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I started working with some very famous Mugham singers. Then I met YoYo Ma, here in Toronto, when Azerbaijani musicians came to play for him. They got very interested in the whole concept. After all these years, I am working with the only approach that I feel contains all my research. Mugham is a platform to start this on, and also, a school of performance. I have the practice and the movement. Now I have to negotiate it for the stage and see what is possible.


I'll give one example. The artistry in the music is how we change the mood. You're in a sad mood, and you move into excitement. They do this to arrive at a deep place within each of the participants. In Iran there are priests who are hired to make people cry by singing their stories. They sing the story and they are so well aware of the psychology of moods – they go to an exciting mood and then drop you down to sadness – you break into tears, no matter what.

The change of moods is for getting deeper into your existence, more in touch with feelings. When I perform in one structure, it always changes. I like that the musicians can change it. The singer can do it also, but for the dancer embodying these changes it is very difficult; if the dancer is not in a happy place, sometimes it's very hard to make that transition. So if the dancer is not ready to make a transition they can take another route, start stamping or something. That's where I am now – how do I make this structure work onstage for the dancer.

CA: You said awhile ago that you were kind of an orphan – but at the same time you're a culture bearer - unique in Canada, if not the world.

SZ: Thank you. I really feel I have something to give. For me it's very important on a cultural level, and on a cross-cultural level. Because, if people relate to the same sentiments the way I do, whether they come from that part of the world or not, whether they live in a diaspora or at home – if they find a deeper way to connect with their identity, with where they come from, if they make peace with their past, not to sell it to become accepted, or hang onto it and become orthodox, or accept blindly and live there in the past – if they can achieve these things, they actually have a platform to evolve from.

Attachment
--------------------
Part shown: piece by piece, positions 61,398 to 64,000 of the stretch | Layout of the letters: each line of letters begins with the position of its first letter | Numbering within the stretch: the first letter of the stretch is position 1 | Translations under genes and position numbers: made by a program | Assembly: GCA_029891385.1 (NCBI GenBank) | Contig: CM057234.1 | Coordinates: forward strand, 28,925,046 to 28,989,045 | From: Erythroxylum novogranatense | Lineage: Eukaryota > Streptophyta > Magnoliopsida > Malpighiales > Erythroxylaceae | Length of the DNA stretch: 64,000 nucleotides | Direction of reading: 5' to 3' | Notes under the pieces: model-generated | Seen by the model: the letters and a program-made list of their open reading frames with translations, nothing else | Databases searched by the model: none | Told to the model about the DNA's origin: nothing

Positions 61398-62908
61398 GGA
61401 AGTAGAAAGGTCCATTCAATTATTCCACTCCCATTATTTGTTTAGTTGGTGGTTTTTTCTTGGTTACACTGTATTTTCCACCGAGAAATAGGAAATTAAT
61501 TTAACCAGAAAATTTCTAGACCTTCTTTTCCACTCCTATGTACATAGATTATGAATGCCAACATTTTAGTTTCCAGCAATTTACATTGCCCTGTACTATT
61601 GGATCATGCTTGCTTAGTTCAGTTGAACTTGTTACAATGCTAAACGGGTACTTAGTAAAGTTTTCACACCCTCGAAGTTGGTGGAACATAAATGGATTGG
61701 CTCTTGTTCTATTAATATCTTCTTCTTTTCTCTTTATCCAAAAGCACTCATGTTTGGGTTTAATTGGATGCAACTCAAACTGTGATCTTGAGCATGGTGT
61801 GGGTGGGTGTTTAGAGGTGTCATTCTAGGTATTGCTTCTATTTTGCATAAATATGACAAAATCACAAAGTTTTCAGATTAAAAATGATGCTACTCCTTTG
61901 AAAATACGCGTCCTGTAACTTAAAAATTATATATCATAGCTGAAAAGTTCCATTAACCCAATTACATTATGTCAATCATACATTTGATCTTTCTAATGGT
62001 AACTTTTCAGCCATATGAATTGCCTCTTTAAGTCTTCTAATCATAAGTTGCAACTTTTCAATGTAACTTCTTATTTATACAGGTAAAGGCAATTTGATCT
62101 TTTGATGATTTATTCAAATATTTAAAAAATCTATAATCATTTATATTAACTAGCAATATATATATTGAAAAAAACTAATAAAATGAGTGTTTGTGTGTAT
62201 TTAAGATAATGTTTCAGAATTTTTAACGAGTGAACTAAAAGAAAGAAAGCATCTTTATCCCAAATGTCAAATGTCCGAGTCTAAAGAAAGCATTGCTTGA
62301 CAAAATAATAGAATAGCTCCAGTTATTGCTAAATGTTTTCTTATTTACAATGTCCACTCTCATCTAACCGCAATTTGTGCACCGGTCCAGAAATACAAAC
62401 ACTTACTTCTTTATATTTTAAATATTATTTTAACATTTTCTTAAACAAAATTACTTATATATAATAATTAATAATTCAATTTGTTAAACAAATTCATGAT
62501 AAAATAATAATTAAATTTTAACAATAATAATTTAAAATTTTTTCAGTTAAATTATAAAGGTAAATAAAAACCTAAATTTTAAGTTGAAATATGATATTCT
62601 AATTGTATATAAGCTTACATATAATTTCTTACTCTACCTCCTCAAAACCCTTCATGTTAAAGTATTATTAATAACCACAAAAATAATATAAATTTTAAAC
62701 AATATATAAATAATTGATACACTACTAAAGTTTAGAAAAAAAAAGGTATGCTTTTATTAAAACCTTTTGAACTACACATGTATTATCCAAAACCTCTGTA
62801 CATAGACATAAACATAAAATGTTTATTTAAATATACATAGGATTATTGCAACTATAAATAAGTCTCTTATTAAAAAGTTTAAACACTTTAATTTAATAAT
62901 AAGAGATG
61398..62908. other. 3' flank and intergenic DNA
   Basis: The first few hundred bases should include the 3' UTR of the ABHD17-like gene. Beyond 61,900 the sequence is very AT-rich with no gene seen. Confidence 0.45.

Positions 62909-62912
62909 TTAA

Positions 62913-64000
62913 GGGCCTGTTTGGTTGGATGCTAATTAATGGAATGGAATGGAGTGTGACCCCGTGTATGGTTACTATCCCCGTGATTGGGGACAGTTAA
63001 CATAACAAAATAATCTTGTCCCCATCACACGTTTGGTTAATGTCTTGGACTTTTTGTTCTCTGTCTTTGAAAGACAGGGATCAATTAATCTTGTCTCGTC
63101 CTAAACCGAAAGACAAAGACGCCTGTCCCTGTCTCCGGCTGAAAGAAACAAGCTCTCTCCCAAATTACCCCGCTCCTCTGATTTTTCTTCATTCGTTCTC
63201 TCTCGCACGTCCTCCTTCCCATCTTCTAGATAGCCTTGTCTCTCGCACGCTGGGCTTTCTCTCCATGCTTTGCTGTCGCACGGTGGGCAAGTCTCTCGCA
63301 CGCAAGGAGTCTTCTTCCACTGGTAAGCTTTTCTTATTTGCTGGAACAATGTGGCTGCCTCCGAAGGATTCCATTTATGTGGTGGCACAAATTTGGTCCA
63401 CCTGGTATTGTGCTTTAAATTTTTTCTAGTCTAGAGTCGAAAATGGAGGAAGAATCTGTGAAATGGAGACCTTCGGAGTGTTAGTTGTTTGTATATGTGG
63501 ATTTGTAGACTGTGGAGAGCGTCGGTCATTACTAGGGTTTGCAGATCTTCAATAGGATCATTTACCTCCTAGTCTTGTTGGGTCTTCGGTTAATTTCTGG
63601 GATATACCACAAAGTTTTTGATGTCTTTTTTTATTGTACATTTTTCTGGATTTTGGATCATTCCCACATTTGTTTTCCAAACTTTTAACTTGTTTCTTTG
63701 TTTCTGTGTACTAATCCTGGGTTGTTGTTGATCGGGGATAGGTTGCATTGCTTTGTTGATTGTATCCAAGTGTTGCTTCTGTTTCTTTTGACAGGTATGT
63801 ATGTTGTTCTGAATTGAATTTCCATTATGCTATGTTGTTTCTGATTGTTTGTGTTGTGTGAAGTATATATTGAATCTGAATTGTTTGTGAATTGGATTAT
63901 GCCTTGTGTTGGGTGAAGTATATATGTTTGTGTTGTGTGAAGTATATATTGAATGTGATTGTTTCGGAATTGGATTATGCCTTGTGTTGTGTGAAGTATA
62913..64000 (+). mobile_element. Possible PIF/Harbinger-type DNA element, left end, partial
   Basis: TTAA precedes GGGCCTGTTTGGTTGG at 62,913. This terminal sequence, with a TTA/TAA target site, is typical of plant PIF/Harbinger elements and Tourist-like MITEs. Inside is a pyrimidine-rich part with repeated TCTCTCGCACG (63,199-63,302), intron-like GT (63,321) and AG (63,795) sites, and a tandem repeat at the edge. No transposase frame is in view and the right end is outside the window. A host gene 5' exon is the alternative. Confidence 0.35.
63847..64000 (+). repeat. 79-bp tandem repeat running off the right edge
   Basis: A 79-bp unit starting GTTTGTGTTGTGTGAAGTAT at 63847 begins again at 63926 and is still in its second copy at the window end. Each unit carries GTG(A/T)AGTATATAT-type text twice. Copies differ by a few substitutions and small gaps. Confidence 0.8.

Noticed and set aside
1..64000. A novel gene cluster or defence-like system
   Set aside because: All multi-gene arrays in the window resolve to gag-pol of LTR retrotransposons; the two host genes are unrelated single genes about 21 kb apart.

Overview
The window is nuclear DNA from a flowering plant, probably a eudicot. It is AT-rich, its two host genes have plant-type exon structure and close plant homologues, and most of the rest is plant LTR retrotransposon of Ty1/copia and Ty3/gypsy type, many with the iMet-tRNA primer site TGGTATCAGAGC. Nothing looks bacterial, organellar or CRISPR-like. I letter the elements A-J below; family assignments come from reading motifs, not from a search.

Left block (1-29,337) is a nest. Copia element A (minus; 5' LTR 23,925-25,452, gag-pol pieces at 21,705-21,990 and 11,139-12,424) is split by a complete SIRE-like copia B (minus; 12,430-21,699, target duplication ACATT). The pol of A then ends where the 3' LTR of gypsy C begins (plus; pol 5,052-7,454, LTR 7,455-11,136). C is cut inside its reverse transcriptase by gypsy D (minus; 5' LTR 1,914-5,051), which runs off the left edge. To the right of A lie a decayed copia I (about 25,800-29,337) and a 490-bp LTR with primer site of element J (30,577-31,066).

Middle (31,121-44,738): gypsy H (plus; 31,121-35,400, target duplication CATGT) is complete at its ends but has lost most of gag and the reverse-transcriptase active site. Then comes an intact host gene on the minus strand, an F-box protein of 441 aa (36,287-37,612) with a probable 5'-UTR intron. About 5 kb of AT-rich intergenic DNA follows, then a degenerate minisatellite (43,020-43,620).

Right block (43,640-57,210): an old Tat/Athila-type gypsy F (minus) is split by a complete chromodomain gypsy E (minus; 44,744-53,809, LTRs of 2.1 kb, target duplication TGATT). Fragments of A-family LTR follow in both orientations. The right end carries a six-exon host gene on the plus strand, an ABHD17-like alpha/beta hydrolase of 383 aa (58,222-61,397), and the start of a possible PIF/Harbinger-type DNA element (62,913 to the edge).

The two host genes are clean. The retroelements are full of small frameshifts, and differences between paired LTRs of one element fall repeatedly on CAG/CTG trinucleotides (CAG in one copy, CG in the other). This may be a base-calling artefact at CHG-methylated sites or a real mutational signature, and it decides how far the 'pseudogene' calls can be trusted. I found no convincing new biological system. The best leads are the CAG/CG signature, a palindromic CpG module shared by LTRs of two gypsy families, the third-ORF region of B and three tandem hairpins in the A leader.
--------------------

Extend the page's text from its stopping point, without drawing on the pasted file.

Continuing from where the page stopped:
I think this study of integrated forms can provide that, and especially at this time. I want to start an institute or academy – hopefully in the Toronto area. Though I don't have a name for this entity yet, I think of it as “Mugham: the integrated time arts school”.

This integrated study will offer participants many ways to understand the past, take pride in it, but also see the future because Sufism is a contemporary practice. Rumi is timeless – people still read and relate to Rumi's poetry; it can be about today, or ten years past or future. So this form of practice is based on this timeless practice, so it can promote that, and push people forward, and also help them meet each other now.


Challenges are there – I have to explain that to people who are not from the culture, but also spend more energy to explain it to people who are from the culture. Everywhere in the world now nationalism is coming back. This nationalism is blinding us from knowing where we come from and what we have. We are missing a lot of commonalities; people from the region I come from are becoming so nationalistic, seeing all the differences, and are missing these commonalities that they still take pride in every day. They say we come from these civilizations, and they don't know the civilizations were so mixed. They were great because they were mixed. What I do has a lot to do with culture – it's not just movement, it has to do with these nationalistic themes; the next phase of work is my project Dance of Mugham.

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On December 21, 2012, the first Mugham International Festival of Integrated Arts will take place at the Toronto Centre for the Arts. On a show with Alim Quasimov and culminating eleven years of research, Zarif premieres Dance of Mugham, launching a trilogy.


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